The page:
Two years into the job, Allianz Real Estate CEO Olivier Piani is still on track to achieve his real estate allocation target in spite of a sticky market. He talks to Martin Hurst about strategic allocation objectives, Solvency II, lending and third-party management
Since Olivier Piani joined Allianz Real Estate as CEO in September 2008 one of his main tasks has been to build a real estate allocation of 6%, double the level when he took over, as part of the overall strategy of Allianz to create a more diversified investment portfolio. How are things going? "We have to buy €10bn of assets to get there; so far we have bought a billion and a half," he says. "This just shows how difficult it is to execute our strategy because of the illiquidity of the market. This was at its most challenging in the first half of 2009; it eased in the second half and further in the first half of 2010. We expect to reach our 6% target in three years."
Another key objective is to reweight the portfolio. Two years ago the portfolio was 95% allocated to Europe and mainly to residential. "We started from a position typical of European insurance companies with a lot of residential assets and hardly any retail," Piani explains. "Our aim is to create a more diversified real estate portfolio and one element of the strategy will be an allocation to retail of 20-25%. Retail in Europe is not traded often so this will be challenging; we will have to work with what there is. By contrast the office market is the most liquid in the world so this is a typical asset for a long-term investor like us."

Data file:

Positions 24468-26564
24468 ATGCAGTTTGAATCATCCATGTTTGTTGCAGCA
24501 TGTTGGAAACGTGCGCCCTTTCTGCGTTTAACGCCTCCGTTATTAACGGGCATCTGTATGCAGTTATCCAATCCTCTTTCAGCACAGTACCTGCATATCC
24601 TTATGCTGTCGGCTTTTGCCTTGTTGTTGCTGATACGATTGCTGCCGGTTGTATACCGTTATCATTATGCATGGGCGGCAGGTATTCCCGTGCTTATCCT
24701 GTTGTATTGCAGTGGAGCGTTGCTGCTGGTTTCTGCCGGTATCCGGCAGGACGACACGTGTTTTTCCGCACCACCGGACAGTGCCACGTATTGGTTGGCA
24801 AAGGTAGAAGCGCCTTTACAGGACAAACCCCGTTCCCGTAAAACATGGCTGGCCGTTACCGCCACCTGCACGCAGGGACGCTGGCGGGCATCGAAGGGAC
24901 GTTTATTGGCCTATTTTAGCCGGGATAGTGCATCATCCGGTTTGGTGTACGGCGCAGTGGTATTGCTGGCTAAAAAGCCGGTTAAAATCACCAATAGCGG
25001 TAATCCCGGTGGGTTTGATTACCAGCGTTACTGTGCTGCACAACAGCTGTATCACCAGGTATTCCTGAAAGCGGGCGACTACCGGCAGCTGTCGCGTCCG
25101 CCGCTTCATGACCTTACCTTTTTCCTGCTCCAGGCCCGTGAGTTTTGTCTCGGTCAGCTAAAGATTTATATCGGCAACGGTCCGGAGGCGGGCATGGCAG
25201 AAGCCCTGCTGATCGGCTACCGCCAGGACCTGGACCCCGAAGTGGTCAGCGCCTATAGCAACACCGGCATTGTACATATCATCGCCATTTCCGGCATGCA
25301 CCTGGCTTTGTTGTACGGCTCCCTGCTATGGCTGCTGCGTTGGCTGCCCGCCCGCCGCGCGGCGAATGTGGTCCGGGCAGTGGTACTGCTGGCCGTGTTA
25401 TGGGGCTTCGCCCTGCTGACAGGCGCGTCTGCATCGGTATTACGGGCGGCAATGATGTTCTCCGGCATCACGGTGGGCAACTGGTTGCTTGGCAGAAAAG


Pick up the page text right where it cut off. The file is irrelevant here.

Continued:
In terms of geography, Allianz Real Estate aims to quadruple its ex-Europe allocation to 20%. Compared with other large European investors the 80% allocation to Europe is still high. "Allianz as an economic entity is a major insurance company in Germany in France, Italy, Spain, Belgium and Switzerland," Pianis says. "This accounts for more than 80% of the Allianz insurance business, so this is a liability matching of sorts."
Allianz does not have any significant UK insurance business so does not need to be invested in UK real estate on that account. "So even though the UK market is the biggest, most liquid and most transparent market, any investment there would be purely opportunistic," Piani says. "We have some assets there but after the UK market rebounded following the downturn we consider it a little expensive today, but we shall be monitoring the situation. Furthermore we have to consider the additional cost of currency hedging."
Allianz carries out all investment in Europe in-house with the exception of logistics where the assets are small and spread out. It invests in funds in Asia and the West Coast of the US where it has limited local expertise.
The impact of Solvency II on real estate investing by insurance companies has been widely debated. For the insurance companies themselves, which invest mainly in bonds, there is another, greater concern. "The issue today for insurance companies is not so much Solvency II as far as real estate investing is concerned but the fact that interest rates are so low," Piani says. "When you renew a bond that comes to maturity you get 2.5%, which is too low to finance adequately the business of insurance companies. By contrast real estate yields 5-6%. It is not so much a question of whether we have enough capital to invest in real estate but that we need to find an alternative asset allocation that increases the overall yield of the portfolio."